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By: Travelbuggles  Reason: I own(ed) one  Made in: 2008   Rating: 

We bought this tent as our first tent, its dance floor is spacious and the bedrooms are a good size. We found the tent a little awkward to put up but we have got used to it. We also found that the pole in the middle does very little and despite using the tent several times and asking other owners of the tent we cant really work out its purpose or how its used. We found that water pools in the centre and the seam does leak, from what we've seen this seems to be a flaw with the tents design. We love our Coleman but are upgrading to an Outwell Tennessee 5 this year. The Coleman is light and airy, it does get a little hot during the day and is bright in the morning, make sure you have your eye mask! We stayed comfortably in this tent with 4 adults! I would recommend this tent!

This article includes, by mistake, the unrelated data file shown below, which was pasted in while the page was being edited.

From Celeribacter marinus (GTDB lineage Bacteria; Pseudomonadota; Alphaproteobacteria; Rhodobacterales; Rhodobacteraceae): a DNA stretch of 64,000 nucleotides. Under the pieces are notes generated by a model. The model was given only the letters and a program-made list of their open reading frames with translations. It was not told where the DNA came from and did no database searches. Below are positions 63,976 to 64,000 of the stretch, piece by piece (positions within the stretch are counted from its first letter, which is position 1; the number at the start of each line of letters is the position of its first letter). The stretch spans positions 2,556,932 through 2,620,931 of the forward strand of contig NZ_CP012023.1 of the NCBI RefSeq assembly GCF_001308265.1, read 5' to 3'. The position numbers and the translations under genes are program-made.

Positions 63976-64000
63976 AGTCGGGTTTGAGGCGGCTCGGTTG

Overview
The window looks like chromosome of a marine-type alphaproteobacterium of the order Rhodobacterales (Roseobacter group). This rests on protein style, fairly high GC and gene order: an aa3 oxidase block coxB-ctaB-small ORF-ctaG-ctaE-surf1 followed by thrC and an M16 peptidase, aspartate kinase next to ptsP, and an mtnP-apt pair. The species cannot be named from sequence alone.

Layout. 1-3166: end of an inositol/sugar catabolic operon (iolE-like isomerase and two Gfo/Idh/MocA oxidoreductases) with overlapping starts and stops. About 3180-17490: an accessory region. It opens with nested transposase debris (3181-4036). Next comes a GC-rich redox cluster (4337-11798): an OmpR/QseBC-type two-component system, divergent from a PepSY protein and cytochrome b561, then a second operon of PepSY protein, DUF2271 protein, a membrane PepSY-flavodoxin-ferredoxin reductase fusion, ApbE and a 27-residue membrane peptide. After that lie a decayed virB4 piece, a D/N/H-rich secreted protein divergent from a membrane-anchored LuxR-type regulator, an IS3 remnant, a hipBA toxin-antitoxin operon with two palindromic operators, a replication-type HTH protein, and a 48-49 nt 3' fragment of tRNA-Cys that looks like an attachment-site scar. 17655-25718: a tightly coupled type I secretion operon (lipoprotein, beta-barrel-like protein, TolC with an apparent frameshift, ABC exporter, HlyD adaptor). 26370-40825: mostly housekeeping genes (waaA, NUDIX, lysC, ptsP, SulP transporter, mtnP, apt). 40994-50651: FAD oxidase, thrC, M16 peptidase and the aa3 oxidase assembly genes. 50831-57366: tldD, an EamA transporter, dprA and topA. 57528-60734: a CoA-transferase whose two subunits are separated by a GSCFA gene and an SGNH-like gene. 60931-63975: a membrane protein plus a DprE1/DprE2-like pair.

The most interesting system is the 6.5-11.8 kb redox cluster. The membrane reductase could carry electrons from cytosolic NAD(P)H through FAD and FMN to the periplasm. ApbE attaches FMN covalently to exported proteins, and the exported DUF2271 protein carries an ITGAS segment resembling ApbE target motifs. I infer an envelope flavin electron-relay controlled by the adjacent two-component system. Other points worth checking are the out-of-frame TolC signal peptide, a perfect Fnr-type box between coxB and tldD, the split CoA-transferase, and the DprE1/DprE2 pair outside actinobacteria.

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By: Alanfish27  Reason: I own(ed) one  Made in: 2009   Rating: 

I really like this tent. It has withstood a bashing by the rain and wind and never let me down. It is a pain to put up and takes up loads of room so pre warn campsite owners when booking. Once up its a cracking and has loads of room for me, missus and 2 kids. If you can find one for less than £150 I don't think you would get a better tent.
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By: Ronh  Reason: I own(ed) one  Made in: 2009   Rating: 

I bought this tent at a good price and overall I'm impressed with the design and flexibility - what really makes it for me is the HEIGHT, I'm only 5 ft 10 inches but hate it when I have to walk around like the hunchback of Notre Dame. Plenty of room, maybe a bit awkward to erect but most tents with bendy poles are as far as I can tell.